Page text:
Another unique aspect of “Strife” is out-of-combat regeneration. Upon leaving combat, specifically not taking damage and not attacking, the hero will gradually heal to full both their health and mana while on the battlefield. This promotes a more action-packed game as those on the offense will try to keep regenerating heroes in combat, and those who successfully regenerate will have never truly left the fight.

There is also post-game progression in the form of pets, crafting and enchanting. Upon first launching “Strife,” players are taken through a three phase tutorial which ends in pet selection. Each pet brings a minor additional ability with no cost but large cooldown that can change the play style of the gamer, such as an extra burst of damage, brief invisibility, or increased health regeneration. Pets can be fed to level up, and each level provides additional passives to the hero, as well as augmentation on its bonus skill. For example, Razer provides brief invisibility, but after a few levels the cooldown of the skill is decreased and the hero gains a passive life steal on next attack every 26 seconds. Leveling pets is also aesthetically worthwhile, as a level one Razer is just a kitten, but a level nine Razer is a ferocious tiger.

Crafting and enchanting brings another dimension of unique play styles. The player can directly alter the items needed to build powerful weapons in game, mixing and matching the stats they want out of any one weapon. For example, if the player prefers a hero build that focuses on solely damage, they can trade out a weapon’s additional, less valuable health regeneration for more damage. After crafting, the player can enchant the new weapon which provides further bonuses. Now, the weapon that used to give damage and health regeneration to the hero instead has significantly more damage from crafting, as well as increased base damage and critical chance from enchanting. These enchanted weapons are not permanent though; a few days after its creation, it will disappear unless frequently attended to with more enchanting.

The materials required to feed the pet and craft and enchant weapons are rewarded at the end of a match, regardless of a win or loss, via a round of the shell game. Three chests numbered from one to nine appear, are then silhouetted and swapped about, and players are free to pick one. The higher the number on the chest, the better the rewards. Higher numbered chests are provided to players who performed the best overall in the game.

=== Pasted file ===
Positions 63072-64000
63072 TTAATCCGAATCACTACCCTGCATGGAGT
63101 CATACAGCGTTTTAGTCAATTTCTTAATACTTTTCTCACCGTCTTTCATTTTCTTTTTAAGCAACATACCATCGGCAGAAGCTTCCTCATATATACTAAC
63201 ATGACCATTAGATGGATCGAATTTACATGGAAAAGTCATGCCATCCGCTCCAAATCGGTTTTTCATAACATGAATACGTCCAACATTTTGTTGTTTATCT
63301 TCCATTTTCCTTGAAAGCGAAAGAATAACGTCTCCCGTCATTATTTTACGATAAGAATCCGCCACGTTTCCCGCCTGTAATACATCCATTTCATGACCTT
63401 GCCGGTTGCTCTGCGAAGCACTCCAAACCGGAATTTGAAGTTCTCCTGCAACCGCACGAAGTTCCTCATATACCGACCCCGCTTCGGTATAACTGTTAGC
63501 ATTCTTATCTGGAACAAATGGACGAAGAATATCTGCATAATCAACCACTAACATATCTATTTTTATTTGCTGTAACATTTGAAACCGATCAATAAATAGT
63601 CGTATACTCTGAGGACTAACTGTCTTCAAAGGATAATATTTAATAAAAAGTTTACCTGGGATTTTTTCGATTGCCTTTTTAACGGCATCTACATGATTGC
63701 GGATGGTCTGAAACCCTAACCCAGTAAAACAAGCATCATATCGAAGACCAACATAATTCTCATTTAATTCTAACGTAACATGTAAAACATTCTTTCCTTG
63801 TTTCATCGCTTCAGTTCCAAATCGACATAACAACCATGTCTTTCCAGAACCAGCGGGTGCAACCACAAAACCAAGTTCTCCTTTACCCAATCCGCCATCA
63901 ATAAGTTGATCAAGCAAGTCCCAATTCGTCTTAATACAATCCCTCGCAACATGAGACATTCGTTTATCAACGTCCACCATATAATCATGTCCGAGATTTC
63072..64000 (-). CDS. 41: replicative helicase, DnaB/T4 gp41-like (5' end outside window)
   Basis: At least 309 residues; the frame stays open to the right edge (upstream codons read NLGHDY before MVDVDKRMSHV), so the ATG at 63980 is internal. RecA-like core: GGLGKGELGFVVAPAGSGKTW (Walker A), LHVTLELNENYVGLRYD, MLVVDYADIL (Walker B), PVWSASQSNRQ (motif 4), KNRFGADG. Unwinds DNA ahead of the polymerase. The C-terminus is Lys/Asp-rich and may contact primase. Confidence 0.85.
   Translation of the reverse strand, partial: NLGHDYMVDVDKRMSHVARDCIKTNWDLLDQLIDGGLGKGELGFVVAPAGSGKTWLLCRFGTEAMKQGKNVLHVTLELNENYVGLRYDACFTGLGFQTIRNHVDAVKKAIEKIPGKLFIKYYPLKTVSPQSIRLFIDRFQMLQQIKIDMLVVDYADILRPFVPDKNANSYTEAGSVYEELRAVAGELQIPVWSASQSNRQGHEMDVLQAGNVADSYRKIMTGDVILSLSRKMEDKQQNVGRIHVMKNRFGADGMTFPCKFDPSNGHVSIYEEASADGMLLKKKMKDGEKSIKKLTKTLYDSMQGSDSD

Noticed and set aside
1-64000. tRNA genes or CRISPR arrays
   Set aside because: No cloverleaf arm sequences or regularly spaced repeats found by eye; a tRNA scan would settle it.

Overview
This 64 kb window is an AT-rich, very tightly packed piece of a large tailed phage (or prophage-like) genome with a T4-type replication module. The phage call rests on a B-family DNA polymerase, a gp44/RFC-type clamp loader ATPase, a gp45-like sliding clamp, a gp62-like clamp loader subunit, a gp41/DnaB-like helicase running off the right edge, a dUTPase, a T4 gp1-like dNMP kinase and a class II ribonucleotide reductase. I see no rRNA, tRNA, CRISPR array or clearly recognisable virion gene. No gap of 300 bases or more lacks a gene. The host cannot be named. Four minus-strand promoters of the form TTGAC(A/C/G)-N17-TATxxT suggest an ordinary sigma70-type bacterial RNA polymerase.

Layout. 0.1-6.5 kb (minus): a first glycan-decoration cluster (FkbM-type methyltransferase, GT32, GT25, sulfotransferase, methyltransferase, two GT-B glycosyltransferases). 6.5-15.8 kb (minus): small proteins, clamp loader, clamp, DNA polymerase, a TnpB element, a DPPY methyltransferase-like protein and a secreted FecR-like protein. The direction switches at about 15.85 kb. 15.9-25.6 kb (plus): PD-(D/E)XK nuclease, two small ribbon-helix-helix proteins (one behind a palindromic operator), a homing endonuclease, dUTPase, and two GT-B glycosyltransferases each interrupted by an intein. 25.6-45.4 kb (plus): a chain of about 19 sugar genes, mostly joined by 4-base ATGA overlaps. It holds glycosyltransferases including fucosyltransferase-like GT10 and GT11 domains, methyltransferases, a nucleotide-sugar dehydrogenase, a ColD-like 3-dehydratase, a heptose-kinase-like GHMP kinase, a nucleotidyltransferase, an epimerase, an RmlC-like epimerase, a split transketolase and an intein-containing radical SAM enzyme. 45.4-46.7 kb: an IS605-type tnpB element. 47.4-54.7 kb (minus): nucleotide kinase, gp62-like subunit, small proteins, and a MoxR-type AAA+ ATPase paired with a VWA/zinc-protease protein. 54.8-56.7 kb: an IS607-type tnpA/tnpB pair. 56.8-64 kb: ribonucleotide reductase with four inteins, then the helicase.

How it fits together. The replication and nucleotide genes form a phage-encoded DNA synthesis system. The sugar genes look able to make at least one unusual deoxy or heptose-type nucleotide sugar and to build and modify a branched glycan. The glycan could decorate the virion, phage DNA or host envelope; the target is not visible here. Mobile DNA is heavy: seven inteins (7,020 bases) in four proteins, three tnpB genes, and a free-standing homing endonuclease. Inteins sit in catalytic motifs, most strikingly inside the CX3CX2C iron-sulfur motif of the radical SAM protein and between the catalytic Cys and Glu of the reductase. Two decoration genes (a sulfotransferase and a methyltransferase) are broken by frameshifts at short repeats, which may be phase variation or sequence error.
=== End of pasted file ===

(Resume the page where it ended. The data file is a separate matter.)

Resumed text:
One of the smarter aspects of “Strife” is the separation of client and game. When players open the program, a window opens where the user can perform out of game progression with pets, crafting and enchanting, as well as checking the hero page for skill details and finalizing the hero and pet choice before queuing for a match. Rather than choosing a hero after entering a match, players pick their hero first, enter the queue and are placed in a match based on their and other players’ picks. Once a match is found, the client closes and launches the full game which saves computer processing when users want to leave the client running in the background or wait for the queue to finish.

There are currently 14 heroes in the world of “Strife,” each one visually distinct with diverse skills and means of play. Though S2 currently has “Strife” in closed beta version 0.2, it is confidently making its place in the field in its infancy. While it does not have the same level of rewarding highly skilled and aware players as HoN does, there will surely be many changes throughout the game’s beta phase, and will assuredly become a popular MOBA in the very near future. Keep a look out for free play weekends to try your hand at “Strife.”